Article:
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In today’s climate, it’s easy to forget just how revolutionary such populist sentiments once seemed. In the Netherlands, for much of the post-war era politics was sensible to the point of being utterly boring. Under the so-called ‘polder model’ of government, Dutch votes were usually split among a large number of political parties, and the Netherlands was run largely on the basis of compromise and negotiation. The convergence of major Dutch parties over several years made grand coalitions across the right/left divide possible, but also created a perception that nothing ever really changed. People who rose to the top in Dutch politics were usually boring technocrats rather than consensus-shattering Thatchers or Reagans.

In that context, Pim Fortuyn’s arrival on the scene was the political equivalent of a Groningen earthquake. He was flamboyant and outgoing; a snappy dresser with a soap-opera love life, who deliberately courted the media by saying things which others thought unsayable. “Ik zeg wat ik denk en ik doe wat ik zeg!” he liked to say. “I say what I think and I do what I say!” As tensions rose after 9/11, Fortuyn deftly exploited fears that the Netherlands was in decline and the Dutch had taken tolerance too far, looking the other way even as immigration undermined the very fabric of society. “This is a full country”, he once said. “I think 16 million Dutchmen are about enough.” Many Dutch were appalled by his views, but many others were thrilled: in March 2002, Fortuyn’s party stunned the establishment by winning more than a third of the vote in local elections in Rotterdam. Shortly afterwards, opinion polls showed that Fortuyn was among the front-runners to become the next Prime Minister, or at least secure a major role in a coalition government. Ultimately, history intervened and prevented that happening – but fifteen years on, it’s hard not to conclude that much Dutch political debate – including the recent Wilders-dominated election campaign – is still conducted in Fortuyn’s shadow. He was a populist before it was popular to be one.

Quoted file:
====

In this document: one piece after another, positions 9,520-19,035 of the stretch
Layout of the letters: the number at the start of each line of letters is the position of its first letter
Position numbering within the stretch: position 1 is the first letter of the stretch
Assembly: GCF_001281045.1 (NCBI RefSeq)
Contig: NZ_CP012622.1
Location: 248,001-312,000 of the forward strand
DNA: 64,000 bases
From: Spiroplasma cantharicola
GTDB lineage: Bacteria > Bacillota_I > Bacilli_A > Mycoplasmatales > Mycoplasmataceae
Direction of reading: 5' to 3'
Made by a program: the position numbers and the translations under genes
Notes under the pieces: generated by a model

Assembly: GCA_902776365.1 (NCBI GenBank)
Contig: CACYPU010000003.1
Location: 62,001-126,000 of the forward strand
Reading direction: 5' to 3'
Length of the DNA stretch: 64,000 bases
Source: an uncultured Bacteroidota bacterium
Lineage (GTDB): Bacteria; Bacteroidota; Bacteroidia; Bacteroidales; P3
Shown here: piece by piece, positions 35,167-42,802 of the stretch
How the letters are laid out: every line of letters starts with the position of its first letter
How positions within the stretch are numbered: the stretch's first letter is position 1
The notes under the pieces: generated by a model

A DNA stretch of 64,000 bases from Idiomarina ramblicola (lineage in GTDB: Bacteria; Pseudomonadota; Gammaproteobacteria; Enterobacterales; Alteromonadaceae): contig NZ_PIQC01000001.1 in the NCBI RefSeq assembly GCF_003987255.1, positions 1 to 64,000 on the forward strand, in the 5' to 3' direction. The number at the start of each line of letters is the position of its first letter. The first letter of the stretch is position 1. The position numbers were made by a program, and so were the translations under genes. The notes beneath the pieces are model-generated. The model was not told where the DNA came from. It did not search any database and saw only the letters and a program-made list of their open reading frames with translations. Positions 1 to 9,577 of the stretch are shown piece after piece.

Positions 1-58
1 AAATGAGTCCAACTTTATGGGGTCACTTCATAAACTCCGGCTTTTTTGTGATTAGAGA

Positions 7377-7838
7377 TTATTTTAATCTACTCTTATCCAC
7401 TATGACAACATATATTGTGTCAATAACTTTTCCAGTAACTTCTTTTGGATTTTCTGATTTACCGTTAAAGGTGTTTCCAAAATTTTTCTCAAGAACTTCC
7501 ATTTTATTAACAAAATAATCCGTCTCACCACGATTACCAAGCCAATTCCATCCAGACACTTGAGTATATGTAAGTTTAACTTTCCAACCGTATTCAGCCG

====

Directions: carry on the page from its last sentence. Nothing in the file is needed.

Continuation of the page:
Fortuyn’s other great legacy was to reset the parameters for political debate in the Netherlands. In almost every country, there are certain red lines which any sensible politician would never dare to cross.220px-Beeld_Pim_Fortuyn_Rotterdam In America, for example, it’s all but impossible for prospective leaders to criticise the military, while in Britain it’s career suicide for a politician to express anything less than a deep love for the National Health Service. In general, the positions of these red lines are well-established along party lines: politicians who take a conservative stance on economic issues also take a conservative stance on social issues. Conservative Republicans and French National Fronters who aren’t keen on open borders and free trade are also not usually big fans of gay marriage.  In the Netherlands, issues relating to race and immigration were long considered well over the red line – newspapers were restricted from reporting the race of criminal suspects, and any politician who criticised immigration risked a firestorm of criticism. Dutch tolerance only went so far.